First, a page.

weak and poor, on the basis of their performance on a set of core

services and an assessment of the council's corporate ability. This

paper includes a description of the characteristics of councils in

each category, drawn from the Audit Commission's document 'A picture

of performance' published on 4 December. The paper also summarises

the approach the government will take to each of the CPA outcomes.

The table at the end of the document summarises the package of

measures that councils in each CPA category can expect.

What 'excellent' means:

Excellent councils have shown that overall they deliver high quality

local services, especially in areas of national priority such as

education and social services. They have effective leadership and

management arrangements and are strong in maintaining their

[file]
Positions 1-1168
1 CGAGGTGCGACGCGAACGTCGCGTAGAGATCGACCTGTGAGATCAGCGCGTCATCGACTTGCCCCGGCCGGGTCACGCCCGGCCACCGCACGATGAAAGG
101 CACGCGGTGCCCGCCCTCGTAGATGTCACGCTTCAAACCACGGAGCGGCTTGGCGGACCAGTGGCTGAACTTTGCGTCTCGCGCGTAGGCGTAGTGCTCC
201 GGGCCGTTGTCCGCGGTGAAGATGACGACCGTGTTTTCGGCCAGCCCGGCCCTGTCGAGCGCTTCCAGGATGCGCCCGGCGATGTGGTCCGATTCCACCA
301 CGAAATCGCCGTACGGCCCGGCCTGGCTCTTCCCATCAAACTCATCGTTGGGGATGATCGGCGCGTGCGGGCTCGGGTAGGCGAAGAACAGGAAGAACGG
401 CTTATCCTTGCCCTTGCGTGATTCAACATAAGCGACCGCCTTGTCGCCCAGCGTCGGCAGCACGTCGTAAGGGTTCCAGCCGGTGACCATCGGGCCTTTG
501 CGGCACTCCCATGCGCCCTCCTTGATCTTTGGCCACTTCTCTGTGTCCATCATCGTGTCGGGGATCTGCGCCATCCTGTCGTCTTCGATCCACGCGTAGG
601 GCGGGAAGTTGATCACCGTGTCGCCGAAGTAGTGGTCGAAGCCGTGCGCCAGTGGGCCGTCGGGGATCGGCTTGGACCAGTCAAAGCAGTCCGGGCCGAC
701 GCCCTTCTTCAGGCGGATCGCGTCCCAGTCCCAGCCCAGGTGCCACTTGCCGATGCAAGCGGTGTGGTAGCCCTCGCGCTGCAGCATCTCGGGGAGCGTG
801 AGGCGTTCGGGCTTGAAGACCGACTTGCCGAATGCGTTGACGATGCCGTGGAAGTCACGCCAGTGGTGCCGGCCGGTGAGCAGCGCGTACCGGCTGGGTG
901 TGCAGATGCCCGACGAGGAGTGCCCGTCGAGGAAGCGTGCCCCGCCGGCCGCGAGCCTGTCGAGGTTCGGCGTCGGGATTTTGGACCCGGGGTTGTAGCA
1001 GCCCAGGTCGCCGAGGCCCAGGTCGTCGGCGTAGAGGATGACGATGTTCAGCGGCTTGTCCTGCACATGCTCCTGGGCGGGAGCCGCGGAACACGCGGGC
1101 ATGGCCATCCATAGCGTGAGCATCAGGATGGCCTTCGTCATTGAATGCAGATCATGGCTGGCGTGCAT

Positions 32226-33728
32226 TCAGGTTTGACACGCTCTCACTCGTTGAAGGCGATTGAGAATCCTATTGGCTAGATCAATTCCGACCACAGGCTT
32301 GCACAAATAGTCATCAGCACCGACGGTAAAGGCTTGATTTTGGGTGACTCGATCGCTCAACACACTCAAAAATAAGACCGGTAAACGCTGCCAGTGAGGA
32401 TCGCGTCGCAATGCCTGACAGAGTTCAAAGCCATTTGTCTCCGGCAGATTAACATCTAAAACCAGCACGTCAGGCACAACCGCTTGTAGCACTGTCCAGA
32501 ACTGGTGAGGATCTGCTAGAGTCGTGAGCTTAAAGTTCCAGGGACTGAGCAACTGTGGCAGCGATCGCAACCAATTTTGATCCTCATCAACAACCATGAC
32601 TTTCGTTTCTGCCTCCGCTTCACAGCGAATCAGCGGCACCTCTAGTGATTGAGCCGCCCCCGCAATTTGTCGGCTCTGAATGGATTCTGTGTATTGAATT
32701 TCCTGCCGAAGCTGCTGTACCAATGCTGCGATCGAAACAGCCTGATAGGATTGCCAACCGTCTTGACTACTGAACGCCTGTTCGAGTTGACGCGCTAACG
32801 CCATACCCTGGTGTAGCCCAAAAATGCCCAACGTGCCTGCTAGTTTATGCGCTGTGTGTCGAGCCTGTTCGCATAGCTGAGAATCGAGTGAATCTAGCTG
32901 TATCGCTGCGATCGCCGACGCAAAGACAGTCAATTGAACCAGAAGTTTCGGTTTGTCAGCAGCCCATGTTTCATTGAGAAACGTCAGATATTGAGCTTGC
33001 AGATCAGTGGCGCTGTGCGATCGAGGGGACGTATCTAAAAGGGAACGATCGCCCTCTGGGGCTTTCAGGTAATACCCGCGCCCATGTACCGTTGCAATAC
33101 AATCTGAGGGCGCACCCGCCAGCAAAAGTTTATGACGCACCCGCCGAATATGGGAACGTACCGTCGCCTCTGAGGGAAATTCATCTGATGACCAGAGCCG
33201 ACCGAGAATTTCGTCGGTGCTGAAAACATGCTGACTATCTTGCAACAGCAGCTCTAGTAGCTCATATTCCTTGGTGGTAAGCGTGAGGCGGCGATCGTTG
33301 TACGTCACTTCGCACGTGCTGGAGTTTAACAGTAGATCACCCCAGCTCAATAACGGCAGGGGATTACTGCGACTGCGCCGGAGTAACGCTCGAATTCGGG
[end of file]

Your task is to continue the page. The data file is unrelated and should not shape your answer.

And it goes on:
performance. They are clear about their priorities, which are linked

to local needs and aspirations. Council finances are well managed and

directed to agreed priorities. Excellent councils are often better at

achieving more for their communities through the delivery of cross

cutting projects, often in partnership with others.

What the government's response will be:

The government is reducing administrative burdens and financial

restrictions for all councils, but for those categorised as excellent

we are proposing a set of more radical changes. We will remove all

ring fencing for capital and revenue funding (other than money that

has to be passed to schools). In addition central government plan

requirements will reduced to just two plans: the Best Value

Performance Plan and a Community Strategy. We will invite the

'Excellent' councils to participate in an 'Innovation Forum' to

identify and develop other freedoms. Co-ordinated and proportionate

inspection will mean that we will adopt a 'hands off' approach for

councils in this category with a 3 year 'inspection holiday', where